Tuesday, May 17, 2022

This Is Not A Bomb Track

When I first started teaching, the Global History Regents would test students about Japan's economy.

But then Japan lost a whole decade of economic progress --and they stopped testing students about it. 

Shortly thereafter, they started testing students about Aung San Suu Kyi; the politician-turned-activist-turned-politician from Myanmar who stood up to the military dictatorship there and bravely negotiated a democratic government with them.

But then Aung San Suu Kyi supported the military as they committed genocide against the Rohingya minority (one which included 43,000 deaths and at at least 700,000 displaced persons) --and they stopped testing students about her. 

The Global History Regents has been testing students about Globalization for some time now. Globalization is obvious to you and I. It produces the products we buy. It provides the services we use. It keeps prices cheap and it allows up to go on relatively inexpensive vacations. 

Like many things, Globalization follows its ebbs and flows. We go through long periods of history where the world becomes more economically interdependent. Right now, we are going through a period where that dependency has shrunk, at least a bit. The many pauses in manufacturing in China (here) and the the international container ship backup (here) as well as the war in Ukraine (here) and the ongoing effects of COVID (this is but one example) have revealed, for corporations, a major weakness of interdependence during these new times: You just can't make a profit if you have nothing to sell because it's stuck on a boat. You can't get rich if the factories in China aren't open. And you can't make shareholders happy in the middle of a wide-spread international wheat shortage (which has the potential to effect many countries (many of which produce our 'stuff'!)). The data in the chart, showing that Globalization is in a bit of a 'retreat' only validates what makes perfect sense to everyone who pays attention; we are too interconnected given the present challenges we face. It only makes sense that the corporations and governments untwine, a bit, and become less interdependent; at least a little.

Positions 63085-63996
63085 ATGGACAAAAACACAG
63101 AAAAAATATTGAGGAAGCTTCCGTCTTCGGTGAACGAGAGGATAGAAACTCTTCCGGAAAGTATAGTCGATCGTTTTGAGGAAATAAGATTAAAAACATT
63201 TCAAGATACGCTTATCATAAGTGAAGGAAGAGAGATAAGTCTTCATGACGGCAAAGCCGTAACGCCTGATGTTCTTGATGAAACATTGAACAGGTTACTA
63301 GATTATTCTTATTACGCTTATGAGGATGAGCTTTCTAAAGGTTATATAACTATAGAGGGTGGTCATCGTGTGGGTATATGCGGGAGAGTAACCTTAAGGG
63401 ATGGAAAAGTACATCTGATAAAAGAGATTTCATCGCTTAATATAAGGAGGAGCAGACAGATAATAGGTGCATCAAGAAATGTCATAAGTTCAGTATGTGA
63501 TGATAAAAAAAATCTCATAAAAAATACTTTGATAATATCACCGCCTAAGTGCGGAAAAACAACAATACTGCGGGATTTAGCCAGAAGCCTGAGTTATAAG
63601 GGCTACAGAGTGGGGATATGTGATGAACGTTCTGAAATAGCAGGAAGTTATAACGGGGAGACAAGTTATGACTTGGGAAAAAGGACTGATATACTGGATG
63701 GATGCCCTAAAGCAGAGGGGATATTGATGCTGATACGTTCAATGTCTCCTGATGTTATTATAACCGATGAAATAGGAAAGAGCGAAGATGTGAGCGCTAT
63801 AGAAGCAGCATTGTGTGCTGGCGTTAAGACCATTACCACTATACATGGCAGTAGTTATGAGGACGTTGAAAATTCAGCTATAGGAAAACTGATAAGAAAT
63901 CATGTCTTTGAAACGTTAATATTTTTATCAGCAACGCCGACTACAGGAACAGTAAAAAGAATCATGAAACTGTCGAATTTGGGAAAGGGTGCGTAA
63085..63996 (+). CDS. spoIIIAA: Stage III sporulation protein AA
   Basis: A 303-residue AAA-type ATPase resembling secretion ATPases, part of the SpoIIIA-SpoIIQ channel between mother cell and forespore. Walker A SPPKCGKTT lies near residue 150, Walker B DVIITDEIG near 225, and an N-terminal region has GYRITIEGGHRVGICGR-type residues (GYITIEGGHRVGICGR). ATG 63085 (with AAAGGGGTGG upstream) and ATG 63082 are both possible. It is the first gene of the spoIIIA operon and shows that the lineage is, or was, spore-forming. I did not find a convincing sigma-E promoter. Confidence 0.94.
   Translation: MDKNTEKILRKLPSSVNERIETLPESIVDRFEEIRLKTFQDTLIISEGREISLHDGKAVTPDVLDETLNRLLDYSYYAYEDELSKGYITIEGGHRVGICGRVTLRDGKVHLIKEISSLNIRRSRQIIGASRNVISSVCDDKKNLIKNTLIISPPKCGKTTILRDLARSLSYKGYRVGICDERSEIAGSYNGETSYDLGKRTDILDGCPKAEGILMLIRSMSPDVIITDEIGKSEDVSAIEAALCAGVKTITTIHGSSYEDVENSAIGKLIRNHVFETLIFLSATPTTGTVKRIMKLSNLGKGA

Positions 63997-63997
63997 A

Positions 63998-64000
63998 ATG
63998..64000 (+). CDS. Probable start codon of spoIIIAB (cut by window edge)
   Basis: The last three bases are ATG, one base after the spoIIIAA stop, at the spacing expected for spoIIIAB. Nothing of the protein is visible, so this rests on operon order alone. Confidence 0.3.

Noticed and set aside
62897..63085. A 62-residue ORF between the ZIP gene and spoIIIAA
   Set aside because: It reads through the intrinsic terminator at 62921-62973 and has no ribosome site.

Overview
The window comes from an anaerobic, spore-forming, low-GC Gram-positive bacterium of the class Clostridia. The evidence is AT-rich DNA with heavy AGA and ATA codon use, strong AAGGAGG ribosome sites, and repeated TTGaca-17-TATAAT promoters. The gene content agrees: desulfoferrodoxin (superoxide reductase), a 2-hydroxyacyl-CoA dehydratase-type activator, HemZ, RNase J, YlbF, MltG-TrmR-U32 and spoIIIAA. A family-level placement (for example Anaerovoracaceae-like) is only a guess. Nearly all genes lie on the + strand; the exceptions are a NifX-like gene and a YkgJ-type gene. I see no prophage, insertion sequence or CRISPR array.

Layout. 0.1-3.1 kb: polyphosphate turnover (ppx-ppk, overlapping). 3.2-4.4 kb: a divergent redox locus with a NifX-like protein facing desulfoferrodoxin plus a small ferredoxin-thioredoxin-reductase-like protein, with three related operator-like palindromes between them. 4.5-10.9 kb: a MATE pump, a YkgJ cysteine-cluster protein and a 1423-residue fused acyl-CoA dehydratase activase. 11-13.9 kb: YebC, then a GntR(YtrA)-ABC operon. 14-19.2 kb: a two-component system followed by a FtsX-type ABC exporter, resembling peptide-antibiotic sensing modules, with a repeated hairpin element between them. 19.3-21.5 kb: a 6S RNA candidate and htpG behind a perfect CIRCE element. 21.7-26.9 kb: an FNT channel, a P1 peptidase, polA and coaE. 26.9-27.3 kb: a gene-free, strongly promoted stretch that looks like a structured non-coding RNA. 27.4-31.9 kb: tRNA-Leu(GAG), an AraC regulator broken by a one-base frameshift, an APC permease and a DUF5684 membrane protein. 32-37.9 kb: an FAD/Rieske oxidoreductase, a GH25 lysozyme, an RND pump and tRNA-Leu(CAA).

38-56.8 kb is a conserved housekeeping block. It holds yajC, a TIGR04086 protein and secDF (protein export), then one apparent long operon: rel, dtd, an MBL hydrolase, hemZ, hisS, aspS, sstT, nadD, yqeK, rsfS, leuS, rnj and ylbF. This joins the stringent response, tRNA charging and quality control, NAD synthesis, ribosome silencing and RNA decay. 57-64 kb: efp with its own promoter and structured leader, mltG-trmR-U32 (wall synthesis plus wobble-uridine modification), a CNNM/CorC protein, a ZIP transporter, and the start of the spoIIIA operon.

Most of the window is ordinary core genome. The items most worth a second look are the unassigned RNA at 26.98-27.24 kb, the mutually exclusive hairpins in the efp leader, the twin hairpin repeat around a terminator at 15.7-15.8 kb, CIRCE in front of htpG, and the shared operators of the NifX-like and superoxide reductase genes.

And that sense is backed up by some blaring evidence. The signs that we are becoming less interdependent are everywhere. Wolfspeed, a semi-conductor producer, recently announced a new manufacturing plant to be opened here in New York (here). Intel is opening a manufacturing facility back here in the US as well (here).  These decisions are not confined to just one industry. Ford has announced it is moving some of its car production back the US from Mexico. Tesla is actually hiring at the factory that produces Model Y cars in Texas (here). We are beginning a transition. Some work is coming home.